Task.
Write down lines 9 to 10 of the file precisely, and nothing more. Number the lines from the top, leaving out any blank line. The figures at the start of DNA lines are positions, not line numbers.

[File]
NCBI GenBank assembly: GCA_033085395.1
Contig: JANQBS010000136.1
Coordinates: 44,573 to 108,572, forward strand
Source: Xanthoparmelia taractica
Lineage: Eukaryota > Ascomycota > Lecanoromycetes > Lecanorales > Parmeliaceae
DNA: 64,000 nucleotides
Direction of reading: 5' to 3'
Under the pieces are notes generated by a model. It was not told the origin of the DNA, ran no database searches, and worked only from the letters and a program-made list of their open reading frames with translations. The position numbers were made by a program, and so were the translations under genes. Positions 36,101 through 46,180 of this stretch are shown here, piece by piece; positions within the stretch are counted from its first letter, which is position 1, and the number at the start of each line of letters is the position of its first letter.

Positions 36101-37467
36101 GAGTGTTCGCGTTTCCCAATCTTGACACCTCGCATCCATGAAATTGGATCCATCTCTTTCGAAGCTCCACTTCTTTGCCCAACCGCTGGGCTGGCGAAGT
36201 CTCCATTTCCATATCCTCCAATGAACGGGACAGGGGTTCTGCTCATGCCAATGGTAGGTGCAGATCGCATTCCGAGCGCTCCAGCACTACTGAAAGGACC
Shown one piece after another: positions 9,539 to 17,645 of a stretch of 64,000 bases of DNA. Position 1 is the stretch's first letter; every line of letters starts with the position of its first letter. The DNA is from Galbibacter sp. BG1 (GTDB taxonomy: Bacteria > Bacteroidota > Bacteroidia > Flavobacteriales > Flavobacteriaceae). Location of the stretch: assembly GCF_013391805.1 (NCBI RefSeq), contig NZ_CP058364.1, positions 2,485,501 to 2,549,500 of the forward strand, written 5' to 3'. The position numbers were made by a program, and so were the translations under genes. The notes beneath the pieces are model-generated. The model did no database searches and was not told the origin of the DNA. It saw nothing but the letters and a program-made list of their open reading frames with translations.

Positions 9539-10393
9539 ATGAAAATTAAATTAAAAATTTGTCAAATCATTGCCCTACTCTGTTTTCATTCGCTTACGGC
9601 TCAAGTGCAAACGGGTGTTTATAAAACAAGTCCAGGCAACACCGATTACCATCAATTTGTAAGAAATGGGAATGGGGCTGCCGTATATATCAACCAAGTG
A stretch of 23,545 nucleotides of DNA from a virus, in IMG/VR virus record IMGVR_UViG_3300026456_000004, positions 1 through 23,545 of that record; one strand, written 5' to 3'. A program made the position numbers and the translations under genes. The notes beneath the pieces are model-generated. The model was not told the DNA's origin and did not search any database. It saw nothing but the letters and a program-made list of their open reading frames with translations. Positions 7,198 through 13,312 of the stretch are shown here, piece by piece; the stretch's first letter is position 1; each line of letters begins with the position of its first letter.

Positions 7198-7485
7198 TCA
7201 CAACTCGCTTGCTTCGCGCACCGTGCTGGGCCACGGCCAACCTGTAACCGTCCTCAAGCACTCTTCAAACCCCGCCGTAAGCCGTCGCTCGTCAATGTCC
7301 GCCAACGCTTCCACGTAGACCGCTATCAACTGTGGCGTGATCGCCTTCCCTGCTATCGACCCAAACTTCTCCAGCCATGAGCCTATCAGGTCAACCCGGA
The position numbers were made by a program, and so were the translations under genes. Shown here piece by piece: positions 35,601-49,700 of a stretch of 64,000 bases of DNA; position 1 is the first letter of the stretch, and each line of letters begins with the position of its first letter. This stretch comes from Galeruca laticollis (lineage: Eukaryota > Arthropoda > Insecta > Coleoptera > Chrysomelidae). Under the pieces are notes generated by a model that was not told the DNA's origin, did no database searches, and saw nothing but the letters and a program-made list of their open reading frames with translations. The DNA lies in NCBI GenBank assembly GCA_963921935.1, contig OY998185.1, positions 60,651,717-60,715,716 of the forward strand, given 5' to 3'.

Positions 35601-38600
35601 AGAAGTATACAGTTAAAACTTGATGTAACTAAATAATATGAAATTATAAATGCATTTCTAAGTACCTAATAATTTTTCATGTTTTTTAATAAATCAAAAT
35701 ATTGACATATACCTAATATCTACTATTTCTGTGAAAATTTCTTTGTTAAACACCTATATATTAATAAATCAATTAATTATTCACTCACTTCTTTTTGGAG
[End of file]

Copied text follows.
Positions 36101-37467
36101 GAGTGTTCGCGTTTCCCAATCTTGACACCTCGCATCCATGAAATTGGATCCATCTCTTTCGAAGCTCCACTTCTTTGCCCAACCGCTGGGCTGGCGAAGT